The Chameleons in Hawaii (Pictures, Facts)

The Hawaiian Islands, a tropical paradise in the Pacific Ocean, are home to a plethora of unique and fascinating wildlife. As an isolated archipelago, the islands have developed their own distinctive ecosystems, housing many endemic species. Among the diverse group of animals that call Hawaii home are several species of reptiles, including the visually captivating chameleons.

Chameleons in Hawaii

Jackson's chameleon on branches
Jackson’s chameleon on branches | image by Forest and Kim Starr via Wikimedia Commons | CC BY 3.0 US

Although chameleons are not native to the Hawaiian Islands, one species, the Jackson’s chameleon (Trioceros jacksonii), has successfully established a population in the region.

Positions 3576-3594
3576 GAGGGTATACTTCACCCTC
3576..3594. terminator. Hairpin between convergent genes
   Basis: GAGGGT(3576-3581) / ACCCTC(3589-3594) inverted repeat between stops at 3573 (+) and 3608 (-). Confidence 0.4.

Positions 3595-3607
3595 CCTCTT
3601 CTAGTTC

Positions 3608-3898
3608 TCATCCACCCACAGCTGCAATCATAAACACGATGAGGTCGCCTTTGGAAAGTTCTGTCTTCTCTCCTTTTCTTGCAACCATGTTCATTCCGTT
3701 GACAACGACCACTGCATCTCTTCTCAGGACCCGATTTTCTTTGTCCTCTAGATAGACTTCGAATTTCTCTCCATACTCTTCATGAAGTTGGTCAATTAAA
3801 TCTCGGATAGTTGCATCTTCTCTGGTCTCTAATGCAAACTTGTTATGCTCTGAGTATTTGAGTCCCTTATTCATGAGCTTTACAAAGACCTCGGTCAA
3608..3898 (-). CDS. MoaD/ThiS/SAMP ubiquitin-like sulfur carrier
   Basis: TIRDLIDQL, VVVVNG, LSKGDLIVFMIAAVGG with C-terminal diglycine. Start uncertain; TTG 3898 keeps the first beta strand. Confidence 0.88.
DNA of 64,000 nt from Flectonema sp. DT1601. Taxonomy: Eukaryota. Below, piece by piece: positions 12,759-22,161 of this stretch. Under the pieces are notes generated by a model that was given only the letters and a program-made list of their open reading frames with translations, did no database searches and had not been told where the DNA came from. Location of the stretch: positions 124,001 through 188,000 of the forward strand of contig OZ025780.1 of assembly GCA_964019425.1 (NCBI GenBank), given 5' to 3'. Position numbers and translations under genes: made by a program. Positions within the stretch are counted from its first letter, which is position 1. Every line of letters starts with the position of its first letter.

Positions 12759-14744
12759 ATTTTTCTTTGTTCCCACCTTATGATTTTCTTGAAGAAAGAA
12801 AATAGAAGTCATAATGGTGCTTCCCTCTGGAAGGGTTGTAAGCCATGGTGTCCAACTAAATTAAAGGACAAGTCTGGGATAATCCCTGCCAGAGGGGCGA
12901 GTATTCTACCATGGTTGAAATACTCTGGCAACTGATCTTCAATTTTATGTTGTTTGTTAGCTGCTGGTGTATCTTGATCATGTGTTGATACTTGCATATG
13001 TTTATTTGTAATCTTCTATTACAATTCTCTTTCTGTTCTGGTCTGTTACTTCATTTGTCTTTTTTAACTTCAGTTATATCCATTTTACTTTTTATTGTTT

The Jackson’s chameleon was first introduced to Hawaii in the 1970s, likely as a result of the pet trade. It is believed that the first Jackson’s chameleons in Hawaii were brought to the islands by a pet dealer who imported them from Kenya. Some of the chameleons escaped or were released into the wild, and they have since established populations on several of the Hawaiian islands.

The Jackson’s chameleon is now considered an invasive species in Hawaii, where it poses a threat to native ecosystems by competing with native species for resources and preying on native insects and other small animals. Efforts are underway to control their populations and prevent further spread of this non-native species.

Range and Habitat

Jackson's chameleon on tree branch at Maui, Hawaii
Jackson’s chameleon on tree branch at Maui, Hawaii | image by Forest and Kim Starr via Wikimedia Commons | CC BY 3.0 US

The Jackson’s chameleon is primarily found on the Big Island of Hawaii, but populations have also been reported on Oahu, Maui, and Kauai. These chameleons inhabit a variety of environments, including forests, shrublands, and agricultural areas.